For over 100 years, people have been drawn to national parks by the promise of getting 'back to nature'. Australia has some of the oldest national parks in the world (the first park was created in 1879 just south of Sydney) and has more than any other country. They were distinctive for their emphasis on recreational use more than the protection of natural wonder. This focus on leisure activities has shaped the way in which Australians view their relationship to the parks since and posed a variety of challenges for park managers, concerned with the conservation of 'natural' landscapes.
How have people used national parks in the past?
What feelings of attachment have they inspired?
What impact have visitors had and how has popular enjoyment been negotiated with park authorities?
Playing in the Bush is an engaging account of the ways the national parks of New South Wales have been used over the past 130 years. Researched and written by seven young historians from the University of Sydney, the book weaves together stories of diverse experiences in our national parks. Established 'for the use of the public forever', they have had a long history of popular use and created deep emotional attachments among people from all walks of life.
From the romantic getaways of the late nineteenth century to the extreme sports of a century later, picnicking and partying, flower picking, nature study, camp fires, to getting up to no good, Playing in the Bush explores the place of national parks in Australia's cultures of recreation.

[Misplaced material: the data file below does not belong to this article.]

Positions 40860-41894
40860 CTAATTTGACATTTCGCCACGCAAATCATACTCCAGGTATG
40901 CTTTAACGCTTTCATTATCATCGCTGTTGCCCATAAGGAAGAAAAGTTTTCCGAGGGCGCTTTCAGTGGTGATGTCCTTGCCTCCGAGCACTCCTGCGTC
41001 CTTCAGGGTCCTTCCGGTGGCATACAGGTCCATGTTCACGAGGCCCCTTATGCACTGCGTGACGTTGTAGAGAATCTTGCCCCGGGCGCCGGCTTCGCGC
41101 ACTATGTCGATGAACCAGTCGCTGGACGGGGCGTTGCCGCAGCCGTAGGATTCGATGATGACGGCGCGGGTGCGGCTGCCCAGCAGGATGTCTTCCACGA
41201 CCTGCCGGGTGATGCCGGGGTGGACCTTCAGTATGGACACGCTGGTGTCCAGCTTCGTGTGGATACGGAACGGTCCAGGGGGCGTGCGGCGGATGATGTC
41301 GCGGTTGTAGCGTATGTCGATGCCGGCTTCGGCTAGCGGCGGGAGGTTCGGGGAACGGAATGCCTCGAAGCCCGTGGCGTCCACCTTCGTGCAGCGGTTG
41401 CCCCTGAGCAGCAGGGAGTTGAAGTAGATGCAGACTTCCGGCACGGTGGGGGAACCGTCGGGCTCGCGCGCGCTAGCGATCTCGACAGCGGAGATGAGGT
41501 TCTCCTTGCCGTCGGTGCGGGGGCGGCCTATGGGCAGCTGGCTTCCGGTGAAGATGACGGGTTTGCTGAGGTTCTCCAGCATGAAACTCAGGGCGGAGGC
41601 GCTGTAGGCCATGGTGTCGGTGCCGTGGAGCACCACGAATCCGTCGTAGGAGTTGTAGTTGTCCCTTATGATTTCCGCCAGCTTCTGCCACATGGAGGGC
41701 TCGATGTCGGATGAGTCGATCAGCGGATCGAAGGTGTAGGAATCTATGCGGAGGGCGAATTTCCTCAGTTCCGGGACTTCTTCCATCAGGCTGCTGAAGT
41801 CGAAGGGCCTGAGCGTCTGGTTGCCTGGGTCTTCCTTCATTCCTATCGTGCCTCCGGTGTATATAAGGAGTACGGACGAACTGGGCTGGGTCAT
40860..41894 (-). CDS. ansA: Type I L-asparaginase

Caroline Ford is a cultural heritage researcher with the Office of Environment and Heritage (New South Wales).
Richard White is an honorary associate professor of history at the University of Sydney, specialising in the history of travel and tourism. He retired in 2013.
Notes on contributors
Introduction by Richard White and Caroline Ford1. The recreational rationale in NSW national parks by Richard White
2. Flirting with the picturesque: the effects of Romanticism and romance by Ella Barnett
3. It’s not all fun and games: rules, regulations and bad behaviour by Justine Greenwood
4. Playing with fire: the place of campfires in nature tourism by Julia Bowes
5. The comforts of nature: a history of recreational facilities by Fiona Howie
6. ‘The adventurer’s playground’: courting danger in national parks by Isobelle Barrett Meyering
7. Teaching citizenship: education and the nation in urban national parks by Claire Farrugia
' ... very relevant for people who are interested in park management but it also has broader appeal because of the diversity of its subject matter.'
Rachel Fitzhardinge Nature New South Wales
'One of the most satisfying aspects of the book, and one of its key contributions, is the way it so successfully illustrates the value of a historical perspective for deepening understanding of many current debates about the appropriate uses of national parks, and the range of management challenges that result.'
Lee Davidson Australian Historical Studies
'appealing series of essays considers ways in which national parks in New South Wales (NSW) have been managed and used for recreational leisure for 130 years ... a notable achievement by a group of young scholars.'
Melanie Hall Journal of Tourism History
' ... its evocative subject matter sent me off into reveries about my own experiences of campfires, romantic moments in sylvan glens and challenging canoe excursions, and then to the internet to investigate possibilities for future park visits. It will capture the imagination of the broad audience for which it is intended.'
Nancy Cushing Journal of Australian Studies
Size: 210 × 148 × 14 mm
14 colour illustrations and 35 b&w illustrations
Publication: 02 Aug 2012